L ike most Torahdig parents, my parents had great aspirations for their sons.

They wanted us to learn, to become talmidei chachamim, to devote our lives to Torah. To follow in their path, basically.

My father is a litvish rosh kollel, and my mother’s life revolves around helping him learn. But out of their three sons, I was the only one who showed promise of living up to their aspirations. My older brother, Shragi, was a weak student who struggled in school from the time he was young. After he graduated elementary school, my parents sent him to a non-mainstream chassidish-style yeshivah, Kesser Beis Dovid, where the focus was primarily on avodas Hashem and the learning was far more relaxed. My younger brother, Yeshaya, was a brilliant kid, but his brilliance was matched by his hyperactivity. He couldn’t sit still, and was constantly getting himself into trouble at home and at school.

Unlike my brothers, I had a good head, I knew how to learn, and I did well in school all the years. That’s why, when I informed my parents at age 16 that I wanted to switch to Kesser Beis Dovid, they were stunned.

I wasn’t the type of kid who complained much or shared what was going on inside me. I had never told anyone, including my parents, that I wasn’t happy in yeshivah.

The high school I attended was a regular litvish-style yeshivah where we learned Gemara three sedorim a day. I liked learning, but I felt that I was missing something.

Whatever it was I was missing, I certainly couldn’t speak to the yeshivah’s mashgiach about it. His job, apparently, was only to harangue the bochurim: “Why did you go out in middle of davening? Why did you come late to shiur? You’re late, don’t bother coming in.”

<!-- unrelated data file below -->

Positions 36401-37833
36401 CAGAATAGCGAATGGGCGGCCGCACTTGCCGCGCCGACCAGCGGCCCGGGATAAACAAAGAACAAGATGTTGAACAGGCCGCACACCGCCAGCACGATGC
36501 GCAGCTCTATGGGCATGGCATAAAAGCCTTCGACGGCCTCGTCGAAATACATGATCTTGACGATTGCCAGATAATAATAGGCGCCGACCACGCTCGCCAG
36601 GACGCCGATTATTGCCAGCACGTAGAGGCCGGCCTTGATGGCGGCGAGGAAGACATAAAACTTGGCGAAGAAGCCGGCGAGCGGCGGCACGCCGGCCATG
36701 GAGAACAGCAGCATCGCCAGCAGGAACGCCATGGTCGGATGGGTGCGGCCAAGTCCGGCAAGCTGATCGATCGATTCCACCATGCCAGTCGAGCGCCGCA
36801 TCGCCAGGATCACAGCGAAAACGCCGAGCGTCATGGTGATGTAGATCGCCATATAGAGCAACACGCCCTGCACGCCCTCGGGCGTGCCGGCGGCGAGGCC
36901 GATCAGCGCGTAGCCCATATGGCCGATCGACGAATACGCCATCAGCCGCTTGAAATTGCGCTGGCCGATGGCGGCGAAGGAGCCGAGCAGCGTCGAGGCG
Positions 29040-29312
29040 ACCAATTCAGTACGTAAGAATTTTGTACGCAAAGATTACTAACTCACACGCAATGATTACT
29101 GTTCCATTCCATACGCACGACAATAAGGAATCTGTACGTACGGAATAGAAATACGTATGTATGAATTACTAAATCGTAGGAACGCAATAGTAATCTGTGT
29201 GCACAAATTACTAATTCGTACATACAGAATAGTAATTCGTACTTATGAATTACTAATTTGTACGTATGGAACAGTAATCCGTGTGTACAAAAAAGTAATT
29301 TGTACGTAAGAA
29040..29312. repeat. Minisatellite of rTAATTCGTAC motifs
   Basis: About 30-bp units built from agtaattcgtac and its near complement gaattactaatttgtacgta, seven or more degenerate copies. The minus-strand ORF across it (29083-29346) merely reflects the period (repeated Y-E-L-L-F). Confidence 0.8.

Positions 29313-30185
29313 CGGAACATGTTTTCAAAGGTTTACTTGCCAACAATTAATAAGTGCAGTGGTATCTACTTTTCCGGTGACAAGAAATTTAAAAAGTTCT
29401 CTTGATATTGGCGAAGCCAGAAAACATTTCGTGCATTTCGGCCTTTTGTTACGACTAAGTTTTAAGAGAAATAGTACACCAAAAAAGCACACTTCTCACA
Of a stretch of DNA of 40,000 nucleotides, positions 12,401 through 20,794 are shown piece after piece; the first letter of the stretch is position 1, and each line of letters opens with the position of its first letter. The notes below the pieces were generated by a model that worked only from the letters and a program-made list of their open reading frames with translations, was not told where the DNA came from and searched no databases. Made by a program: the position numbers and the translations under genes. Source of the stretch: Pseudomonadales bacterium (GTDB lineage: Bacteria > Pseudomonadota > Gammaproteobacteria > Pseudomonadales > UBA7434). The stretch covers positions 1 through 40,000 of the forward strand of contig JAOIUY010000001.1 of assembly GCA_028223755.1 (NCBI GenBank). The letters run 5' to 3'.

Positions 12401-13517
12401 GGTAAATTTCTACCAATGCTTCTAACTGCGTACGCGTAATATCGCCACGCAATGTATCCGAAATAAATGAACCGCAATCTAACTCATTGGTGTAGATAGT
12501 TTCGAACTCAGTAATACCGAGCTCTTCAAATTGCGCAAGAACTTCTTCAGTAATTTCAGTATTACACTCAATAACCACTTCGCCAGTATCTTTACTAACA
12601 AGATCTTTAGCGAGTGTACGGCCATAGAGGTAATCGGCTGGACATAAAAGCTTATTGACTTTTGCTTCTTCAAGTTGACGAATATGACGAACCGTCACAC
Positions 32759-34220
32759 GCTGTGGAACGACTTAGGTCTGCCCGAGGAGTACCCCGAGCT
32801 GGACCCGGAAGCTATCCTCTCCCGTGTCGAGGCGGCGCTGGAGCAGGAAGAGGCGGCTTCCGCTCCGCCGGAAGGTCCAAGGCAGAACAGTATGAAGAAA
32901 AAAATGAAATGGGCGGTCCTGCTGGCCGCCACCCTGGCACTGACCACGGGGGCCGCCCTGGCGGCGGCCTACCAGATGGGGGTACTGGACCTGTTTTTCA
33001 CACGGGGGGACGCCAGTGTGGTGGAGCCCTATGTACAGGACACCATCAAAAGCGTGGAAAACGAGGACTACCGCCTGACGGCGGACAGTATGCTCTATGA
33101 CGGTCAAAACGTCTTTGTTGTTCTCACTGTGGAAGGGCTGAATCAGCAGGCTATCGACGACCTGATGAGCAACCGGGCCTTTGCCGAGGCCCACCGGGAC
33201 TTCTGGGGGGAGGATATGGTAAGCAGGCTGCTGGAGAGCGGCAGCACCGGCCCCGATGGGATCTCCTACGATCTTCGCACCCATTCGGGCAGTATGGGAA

My brother Shragi had a close relationship with his rosh yeshivah, Rav Taflinsky, and I envied that. But there was no one on the hanhalah of my yeshivah I could think of developing that kind of kesher with. Nor did I connect well with the other bochurim in my yeshivah. So I found myself dropping in, here and there, at Kesser Beis Dovid, which I passed every day on my way home from yeshivah. There, I felt a camaraderie and warmth among the bochurim that did not exist in my yeshivah.

I also started attending Rav Taflinsky’s weekly shmuessen, which were all about avodas hamiddos and a person’s tafkid in life, topics I never heard discussed in my yeshivah.

Shmuessen like these touched me in a way I had never experienced before. This is what I was missing: learning that stirred the soul and the heart, not just the brain, and opened new vistas in how to look at the world and work on yourself to become a better person and eved Hashem.

All day in yeshivah, I found myself pining to be in Kesser Beis Dovid. But my parents were very disturbed that I wanted to switch. “Kesser is a good match for Shragi,” they told me. “It’s not for you, Chezky. You belong in a regular mainstream yeshivah.”

My maggid shiur had a similar reaction when I told him I was planning to switch yeshivos. “Your brother is very different from you,” he said. “Kesser Beis Dovid is the right place for him, but for you it’s out of the question.”

When the maggid shiur told the rosh yeshiva of my plans to switch, he was horrified, and he summoned my parents to an emergency late-night meeting at his house. (Excerpted from Mishpacha, Issue 682)